Ask any Indian child what they want to be when they grow up and they will tell you, doctor, lawyer or engineer. No child ever says that they want to be a politician or prime minister.
Similarly, Malaysian Indian youth dismiss politics as saakadai (sewage) and a cesspool of putrefying waste and have a standing that they don’t want to get besmeared by politics and choose to stay ignorant.
Okay, so what is politics? According to Google, politics is the activities associated with the governance of a country or area, especially the debate between parties having power.
So, the general idea is, politics only concern political leaders, not laymen.
WRONG! Politics is intertwined in every aspect of a citizen’s living. From the shirt on your back, the food on your table, the utility bills, the car you drive to the house you live in, politics is behind all that and more.
Indian youth and their lack of political awareness
We don’t need to look far to prove the disinterest of politics and political idealism among the Indian youth. Four gems of Tamil movies based on political fundamentalism, Iruvar, Hey Raam, Anbe Sivam and Aayutha Ezhuthu are major flops both in India and Malaysia. The reasons are obvious; Indian youth don’t have much fervour in politics. Perhaps the only Tamil movie with politics as its core which hit the right chord with the Indian youth here is Mudhalvan and the movie owes its success to director Shankar’s touch. And, the closest thing many of our Indian youth get to politics is this interview:
Question any random Indian youth here on when Velei Illa Pattathari, VIP, will be released and he will give the accurate answer in a blink of an eye. Ask him who is the MP for his constituency and watch him scratch his non itchy head.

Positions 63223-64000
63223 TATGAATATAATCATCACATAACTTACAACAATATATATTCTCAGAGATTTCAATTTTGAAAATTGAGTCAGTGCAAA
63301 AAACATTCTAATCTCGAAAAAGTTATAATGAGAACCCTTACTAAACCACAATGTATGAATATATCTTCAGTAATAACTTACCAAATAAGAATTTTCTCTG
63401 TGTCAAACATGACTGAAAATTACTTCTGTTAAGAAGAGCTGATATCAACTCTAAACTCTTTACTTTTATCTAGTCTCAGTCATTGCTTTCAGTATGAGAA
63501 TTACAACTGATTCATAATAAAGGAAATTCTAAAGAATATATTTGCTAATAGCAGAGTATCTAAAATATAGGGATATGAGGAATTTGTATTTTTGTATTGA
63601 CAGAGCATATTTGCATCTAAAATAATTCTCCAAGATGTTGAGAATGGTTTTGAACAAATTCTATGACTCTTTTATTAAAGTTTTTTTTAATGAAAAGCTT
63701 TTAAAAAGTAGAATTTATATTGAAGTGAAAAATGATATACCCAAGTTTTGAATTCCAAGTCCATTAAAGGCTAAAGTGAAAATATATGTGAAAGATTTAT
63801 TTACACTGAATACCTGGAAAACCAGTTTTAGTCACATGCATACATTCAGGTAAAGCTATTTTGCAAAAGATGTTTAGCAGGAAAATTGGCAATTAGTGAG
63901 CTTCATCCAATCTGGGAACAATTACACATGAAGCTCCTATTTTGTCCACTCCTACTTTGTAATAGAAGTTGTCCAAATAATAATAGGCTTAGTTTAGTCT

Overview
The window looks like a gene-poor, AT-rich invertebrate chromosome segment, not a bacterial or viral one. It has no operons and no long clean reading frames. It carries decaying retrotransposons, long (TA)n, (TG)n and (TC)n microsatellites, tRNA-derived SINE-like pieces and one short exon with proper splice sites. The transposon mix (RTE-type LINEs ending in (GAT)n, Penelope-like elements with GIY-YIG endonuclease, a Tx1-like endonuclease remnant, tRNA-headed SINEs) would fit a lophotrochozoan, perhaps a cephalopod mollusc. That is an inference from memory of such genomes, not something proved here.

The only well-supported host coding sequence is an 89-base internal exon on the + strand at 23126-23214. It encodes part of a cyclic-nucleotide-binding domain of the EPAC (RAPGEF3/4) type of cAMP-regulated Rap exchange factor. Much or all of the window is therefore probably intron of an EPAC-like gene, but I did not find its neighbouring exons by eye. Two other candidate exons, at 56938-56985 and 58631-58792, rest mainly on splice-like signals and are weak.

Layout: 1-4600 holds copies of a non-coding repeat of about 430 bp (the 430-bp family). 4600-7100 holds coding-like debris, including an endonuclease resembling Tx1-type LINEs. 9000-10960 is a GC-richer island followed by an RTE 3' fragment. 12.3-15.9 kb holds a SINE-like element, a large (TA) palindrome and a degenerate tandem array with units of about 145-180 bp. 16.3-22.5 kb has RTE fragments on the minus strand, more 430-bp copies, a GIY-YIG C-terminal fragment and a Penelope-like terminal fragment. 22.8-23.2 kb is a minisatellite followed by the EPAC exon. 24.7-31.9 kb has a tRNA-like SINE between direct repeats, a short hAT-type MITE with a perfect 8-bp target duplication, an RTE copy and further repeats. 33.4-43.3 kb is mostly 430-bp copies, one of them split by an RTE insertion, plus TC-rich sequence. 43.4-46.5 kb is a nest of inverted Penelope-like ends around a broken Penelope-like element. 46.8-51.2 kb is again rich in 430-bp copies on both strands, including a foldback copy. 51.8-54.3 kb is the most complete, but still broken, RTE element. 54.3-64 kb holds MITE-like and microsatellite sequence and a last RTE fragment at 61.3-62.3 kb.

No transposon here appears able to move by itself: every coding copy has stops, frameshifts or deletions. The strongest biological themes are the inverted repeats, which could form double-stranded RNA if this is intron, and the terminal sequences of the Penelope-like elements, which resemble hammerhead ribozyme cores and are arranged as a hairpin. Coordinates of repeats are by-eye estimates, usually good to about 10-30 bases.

Perhaps the only time in Malaysian history so far when Indian youth made a political statement is in 2007’s HINDRAF rally. Braving tear gas, water cannons and riot police not to mention mass arrests, this uprising made a huge, unprecedented change that changed the political course in Malaysia in the 12th GE, 2008.
As the 8% of the Malaysian population, we could have unanimously changed the fate and the leadership of this country for the better in GE 2013. Alas, a tactical political move divided Indian votes as they fell into the snare of the enemy within only to realize the mistake when it’s too late.
To you, an Indian youth, who is reading this, can you make out my hint in the latter paragraph above? If you could, you have my thumbs up. This is not for you; this is for Indian youth unlike you whom I doubt would read this article after seeing its title and this is the problem that I am trying to address.
Indian youth here are more interested in controversy, kadalai (gossip) and fun. They either look for something they can kutuk or something they can moral police – especially whether Indian girls nowadays are cultured or not. Arasiyal na allergy ah ma.
Political awareness is crucial especially in the democratic system. Politicians who are our leaders are our servants. PUBLIC SERVANTS. Our tax money pay their salaries and they develop the country using our tax money. On why local political sentience is important, it’s because we should questi2on when OUR SERVANTS FAIL TO FUNCTION PROPERLY. From statism, we should shift to populism and for that to happen, political awareness is critical.